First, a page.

North Carolina Newspapers

    We hope the freshmen passed
the Handbook test,
If they know the book
they will surely be blest!
The foreign students are
welcomed with open arms
They are a credit to Salem
with their many charms.
Volume XXXV
Salem College, Winston-Salem, N. C., Friday, October 1, 1954
Number
Liles, Rennie
Tell Of Oslo
Exp
eriences
Yesterday morning in chapel,
Miss Betsy Liles and Miss Agnes
Rennie told faculty and students of
Salem College of their experiences
in Norway this past summer.
Miss Liles and Miss Rennie
studied for six weeks at the Uni
versity of Norway in Oslo under a
scholarship made possible by the
United States Ambassador to Nor
way, the Honorable Corrin L.
Strong.
In speaking of the summer school,
Miss Liles stated that it was very
similar to our own college life. She
studied Norwegian history, litera
ture, and art, with students from
all sections of the United States.
Though her summer school classes
were primarily with American stu
dents, she grew to know many
Norwegians. Her general obser
vation was that they are very like
.Americans. They, too, have a great
love for sports; their favorites
being soccer, skiing, hiking, and
.sailing.
Miss Liles told of meeting Am
bassador Strong and having buffet
dinner with him. Later, the Am
bassador had open house for all
the American summer school stu
dents Miss Liles said.
Miss Rennie said that she was
most impressed with the cleanliness
of all Norway. Each day, a maid
scrubbed her dormitory room with
a detergent which smelled of fish
oil. Most unusual in their clean
appearance were the subway sta
tions in Norway. These, too, were
scrubbW daily.
Both Miss Liles and Miss Ren
nie told of the fabulous meals ser
ved in Norway, and the enormous
amount of time spent concumming
one, ‘
Miss Rennie is a junior and the
Continued on page three
Studying for their handbook test under advisor Jean Currin are Nancy Sexton, second from left, Lillian
Allen, and Jane Topping, right.
Teddy Bears, Record Players, Anxious Parents
Escort Confused FreshmenToSalemOrientation
By Elise Harris
September 19, the big day, finally
arrived and all of us greenhorns
began arriving at Salem one by one.
We were dressed “fit to kill” and
}'et, compared to the upperclass
men, felt shabbily dressed.
While our cars, loaded down with
“necessities”—radios, record players,
teddy bears, and pictures of boys—
were being unloaded, a senior.
Heaven help them, showed us into
a room where we signed our John
Henry’s on the dotted line. Then
we proceeded through miles and
miles of corridors and finally came
to a flight of steps which took us
to our rooms. (Once we were
there, we were afraid to find our
V iolinistandPianistT o Perform
Joint Recital on Monday Night
Eugene M. Jacobowsky, violinist,
and Hans Heidemann, pianist, will
present a joint recital at 8:30 p.m.
Monday, October 4, in Memorial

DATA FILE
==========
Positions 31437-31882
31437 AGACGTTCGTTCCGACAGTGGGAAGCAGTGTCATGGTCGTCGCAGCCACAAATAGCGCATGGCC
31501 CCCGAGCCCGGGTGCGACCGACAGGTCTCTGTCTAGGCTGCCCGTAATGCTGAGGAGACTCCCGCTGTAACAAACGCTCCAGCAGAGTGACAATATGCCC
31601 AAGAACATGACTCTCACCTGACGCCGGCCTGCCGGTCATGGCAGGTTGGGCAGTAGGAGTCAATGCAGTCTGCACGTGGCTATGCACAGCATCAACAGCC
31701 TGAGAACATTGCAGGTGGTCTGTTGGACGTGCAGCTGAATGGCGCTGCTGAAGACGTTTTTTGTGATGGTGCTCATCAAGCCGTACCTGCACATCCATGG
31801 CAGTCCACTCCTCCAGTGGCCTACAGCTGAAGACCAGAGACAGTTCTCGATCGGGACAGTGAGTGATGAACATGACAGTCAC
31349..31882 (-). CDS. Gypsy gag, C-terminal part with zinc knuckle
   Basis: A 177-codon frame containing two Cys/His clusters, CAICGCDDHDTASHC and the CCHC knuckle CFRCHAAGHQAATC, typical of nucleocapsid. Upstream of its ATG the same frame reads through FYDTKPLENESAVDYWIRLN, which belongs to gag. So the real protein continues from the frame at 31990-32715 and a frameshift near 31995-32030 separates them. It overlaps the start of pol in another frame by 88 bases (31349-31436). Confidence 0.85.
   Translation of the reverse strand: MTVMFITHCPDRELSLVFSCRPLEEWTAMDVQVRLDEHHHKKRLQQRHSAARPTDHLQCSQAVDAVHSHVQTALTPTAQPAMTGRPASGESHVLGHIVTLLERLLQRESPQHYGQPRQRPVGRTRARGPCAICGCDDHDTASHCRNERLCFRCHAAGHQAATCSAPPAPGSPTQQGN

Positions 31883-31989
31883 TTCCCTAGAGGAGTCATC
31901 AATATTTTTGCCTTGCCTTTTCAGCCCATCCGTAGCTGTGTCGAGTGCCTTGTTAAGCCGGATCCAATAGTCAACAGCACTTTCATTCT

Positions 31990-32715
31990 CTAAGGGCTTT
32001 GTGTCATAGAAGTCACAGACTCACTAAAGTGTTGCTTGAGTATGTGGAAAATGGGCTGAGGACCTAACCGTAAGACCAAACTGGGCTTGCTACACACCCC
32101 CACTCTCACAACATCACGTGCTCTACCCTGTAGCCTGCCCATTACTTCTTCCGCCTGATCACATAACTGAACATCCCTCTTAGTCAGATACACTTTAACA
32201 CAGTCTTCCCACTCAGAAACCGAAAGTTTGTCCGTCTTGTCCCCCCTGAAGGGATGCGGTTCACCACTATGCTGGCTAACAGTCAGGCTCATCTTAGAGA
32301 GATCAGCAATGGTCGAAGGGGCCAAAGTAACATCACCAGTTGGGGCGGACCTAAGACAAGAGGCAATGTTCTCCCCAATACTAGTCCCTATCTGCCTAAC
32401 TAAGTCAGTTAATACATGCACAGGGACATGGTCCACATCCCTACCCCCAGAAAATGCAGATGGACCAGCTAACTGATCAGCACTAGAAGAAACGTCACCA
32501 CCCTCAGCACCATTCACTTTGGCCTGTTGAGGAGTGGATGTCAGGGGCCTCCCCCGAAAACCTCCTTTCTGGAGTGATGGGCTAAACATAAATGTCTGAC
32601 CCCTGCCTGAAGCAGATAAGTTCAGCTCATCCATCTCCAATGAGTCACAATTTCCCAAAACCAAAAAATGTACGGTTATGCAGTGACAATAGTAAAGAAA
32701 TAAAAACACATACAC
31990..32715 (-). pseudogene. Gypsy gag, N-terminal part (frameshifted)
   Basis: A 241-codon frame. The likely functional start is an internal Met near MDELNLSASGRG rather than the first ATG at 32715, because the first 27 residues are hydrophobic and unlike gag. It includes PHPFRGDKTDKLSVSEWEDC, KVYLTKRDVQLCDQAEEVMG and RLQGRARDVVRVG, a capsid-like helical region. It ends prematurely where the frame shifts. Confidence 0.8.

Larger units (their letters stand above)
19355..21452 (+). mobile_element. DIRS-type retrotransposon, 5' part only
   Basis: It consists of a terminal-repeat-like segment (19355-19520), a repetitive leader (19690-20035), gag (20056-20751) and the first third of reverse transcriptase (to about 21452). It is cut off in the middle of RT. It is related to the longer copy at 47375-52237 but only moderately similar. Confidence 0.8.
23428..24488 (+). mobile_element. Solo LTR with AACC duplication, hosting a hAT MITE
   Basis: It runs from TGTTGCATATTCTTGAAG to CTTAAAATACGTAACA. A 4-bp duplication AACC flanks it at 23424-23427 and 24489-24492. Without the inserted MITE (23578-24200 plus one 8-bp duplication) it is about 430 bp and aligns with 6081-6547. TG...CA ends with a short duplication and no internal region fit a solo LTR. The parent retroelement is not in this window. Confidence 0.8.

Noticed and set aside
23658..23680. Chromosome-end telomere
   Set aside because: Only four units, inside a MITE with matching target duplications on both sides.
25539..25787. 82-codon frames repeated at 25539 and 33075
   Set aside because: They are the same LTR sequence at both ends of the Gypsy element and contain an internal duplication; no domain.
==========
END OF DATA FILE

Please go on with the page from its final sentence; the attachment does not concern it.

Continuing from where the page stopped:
Hall. .Their performance will open
the series of faculty recitals.
Eugene Jacobowsky
Mr. Jacobowsky received his
B. S. degree from the Julliard
School of Music and his M. A. in
music education at Columbia Uni
versity. He is now head of the
string department of the School of
Music.
Mr. Heidemann is also a graduate
of the Julliard School of Music. He
has studied w^th Rudolph Serkin
in Switzerland, and with Mariz and
Hedwig Rosenthal in New York
City. Mr. Heidemann is a piano
instructor in the Salem School of
Music.
Mr. Jacobowsky and Mr. Heide-
I
Hans Heidemann
mann have both appeared as guest
soloist with the Winston-Salem
Symphony Orchestra.
Their program is as follows;
Sonata No. 6 Handel
Sonata in A Major, Opus 47....
Beethoven-Kreutzer
Sonata in D Major, Opus No. 2
Hindemith
Sonaita in A Major Brahms
way back down without a “seeing
eye senior.”)
After the discovery of our room
mates, ? we began to size up the
situation. Armed with a little book
called “Attention Please” w'e took
our parents to an open house where
we met the ’ “big deals” known as
the faculty. When the open house
closed, we said our good-bys and
once more explored Clew^ell. To
everyone we met we exhibited our
unlimited vocabulary—“Hey,” “Hi,”
and “Hello.”
In Bitting we met our senior ad
visers who explained what the
whole thing was about. (Some of
us still don’t know.) After singing
some songs with our hoarse voices
we tried to find our way back to
our new home. Among all this
confusion was a feeling of fear.
Of what were we afraid ? Afraid
of everything that lay ahead of us
the coming week and of those
strange people—upperclassmen.
Monday was the beginning, but
it seemed like the end. Everyone
wore her name tag—we had name
tags because we forgot our names
when we got excited. Tests! tests!
tests!, since everyone likes tests
and we wouldn’t feel at home with
out them. After the psychological
examination, many of us were ap
proached by the little men in white
coats. After the tests, “Attention
Please” said to go to the Infirmary